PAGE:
Microsoft Income Jumps, Online Services Loss Does Too

Wall Street is a curious place. A number of companies last week and this week reported very strong revenues suggesting that the recession is in fact over. But investors, disappointed that performance wasn’t even stronger, punished their shares perhaps with more aggressive expectations than were justified under the circumstances.

Amazon and eBay are two examples of companies with strong revenues and income where investors sold off the stock. And so is Microsoft.

Redmond reported “record [fiscal] third-quarter revenue of $14.50 billion” with a 35% increase in net income. Investors responded by promptly selling Microsoft shares. Its stock fell about 4.5 percent in after-hours trading.

Microsoft’s revenue and income gains were driven largely by the success of Windows 7. Online ad revenue, the company said, grew 19 percent but the online services division, which houses Bing and advertising, saw a larger loss vs. last year: $713 million vs. $411 million.

During the earnings call Microsoft touted Bing’s growth and the approval of the Yahoo search merger. Bill Koefoed, GM Investor Relations, said the following:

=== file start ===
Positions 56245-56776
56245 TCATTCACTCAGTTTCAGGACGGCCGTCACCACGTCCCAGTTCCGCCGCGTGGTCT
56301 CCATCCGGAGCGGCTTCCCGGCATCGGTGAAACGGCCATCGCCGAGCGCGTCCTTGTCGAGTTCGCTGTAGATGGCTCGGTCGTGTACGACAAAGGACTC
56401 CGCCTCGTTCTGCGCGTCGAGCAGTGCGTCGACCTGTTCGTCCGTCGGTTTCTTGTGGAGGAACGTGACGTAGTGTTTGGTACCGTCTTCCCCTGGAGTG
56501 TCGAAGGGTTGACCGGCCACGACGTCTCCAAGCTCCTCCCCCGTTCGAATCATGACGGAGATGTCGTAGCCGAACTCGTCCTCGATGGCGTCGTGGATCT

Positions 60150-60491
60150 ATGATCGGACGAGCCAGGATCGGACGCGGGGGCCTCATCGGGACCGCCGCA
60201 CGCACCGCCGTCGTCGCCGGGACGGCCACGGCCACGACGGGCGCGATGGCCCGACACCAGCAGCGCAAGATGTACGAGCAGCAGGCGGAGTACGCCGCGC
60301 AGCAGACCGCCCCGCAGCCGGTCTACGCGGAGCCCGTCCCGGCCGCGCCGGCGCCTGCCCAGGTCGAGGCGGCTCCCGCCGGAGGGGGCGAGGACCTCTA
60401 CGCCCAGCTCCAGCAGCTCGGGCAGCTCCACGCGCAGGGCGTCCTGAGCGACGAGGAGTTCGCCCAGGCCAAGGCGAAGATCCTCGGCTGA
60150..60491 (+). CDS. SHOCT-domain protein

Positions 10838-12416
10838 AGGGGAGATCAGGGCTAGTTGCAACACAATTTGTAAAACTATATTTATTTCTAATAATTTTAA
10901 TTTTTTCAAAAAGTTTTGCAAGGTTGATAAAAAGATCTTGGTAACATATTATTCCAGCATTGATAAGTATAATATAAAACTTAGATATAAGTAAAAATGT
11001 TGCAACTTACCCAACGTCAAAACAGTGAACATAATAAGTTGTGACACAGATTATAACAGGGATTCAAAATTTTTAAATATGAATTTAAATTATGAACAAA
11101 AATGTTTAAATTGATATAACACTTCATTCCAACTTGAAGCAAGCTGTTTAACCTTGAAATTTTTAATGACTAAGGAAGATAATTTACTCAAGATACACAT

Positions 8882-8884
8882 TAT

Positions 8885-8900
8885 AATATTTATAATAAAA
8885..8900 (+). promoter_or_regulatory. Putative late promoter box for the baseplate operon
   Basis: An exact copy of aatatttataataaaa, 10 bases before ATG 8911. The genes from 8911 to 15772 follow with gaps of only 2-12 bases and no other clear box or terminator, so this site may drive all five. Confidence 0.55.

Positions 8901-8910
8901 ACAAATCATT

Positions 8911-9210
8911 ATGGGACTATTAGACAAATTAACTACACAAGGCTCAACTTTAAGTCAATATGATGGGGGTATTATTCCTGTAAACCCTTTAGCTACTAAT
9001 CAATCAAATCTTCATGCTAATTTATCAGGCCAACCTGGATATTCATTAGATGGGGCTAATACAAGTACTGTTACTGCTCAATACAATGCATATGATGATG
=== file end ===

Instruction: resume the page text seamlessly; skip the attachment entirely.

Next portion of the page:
Online advertising revenue grew 19%, primarily driven by search, which outperforms the market. We continue to be enthused with Bing’s momentum, which includes 10 consecutive months of share gains in the U.S. We ended the quarter with U.S. query share of 11.7%, according to comScore, 340 basis points higher than when we launched Bing last May.

The Yahoo search partnership implementation is underway and we’re working toward U.S. completion by the end of this calendar year and global completion by early calendar year 2012.

After Bing starts to see the benefit of Yahoo search traffic in 2011, we’ll see if that boosts online revenues in a meaningful way. In addition the release later this year of Windows (7) Phones will be significant in terms of Microsoft’s mobile outlook, which could uplift Bing if the phones are successful. Separately the KIN social networking phones could also positively affect Bing if they succeed as well.

Bing has a broader strategy and its success in mobile and off the desktop is not tied entirely to the success of Microsoft powered devices.

Related Topics: Channel: Industry | Microsoft: Bing | Microsoft: Business Issues | Microsoft: General


About The Author: is a Contributing Editor at Search Engine Land. He writes a personal blog Screenwerk, about SoLoMo issues and connecting the dots between online and offline. He also posts at Internet2Go, which is focused on the mobile Internet. Follow him @gsterling.

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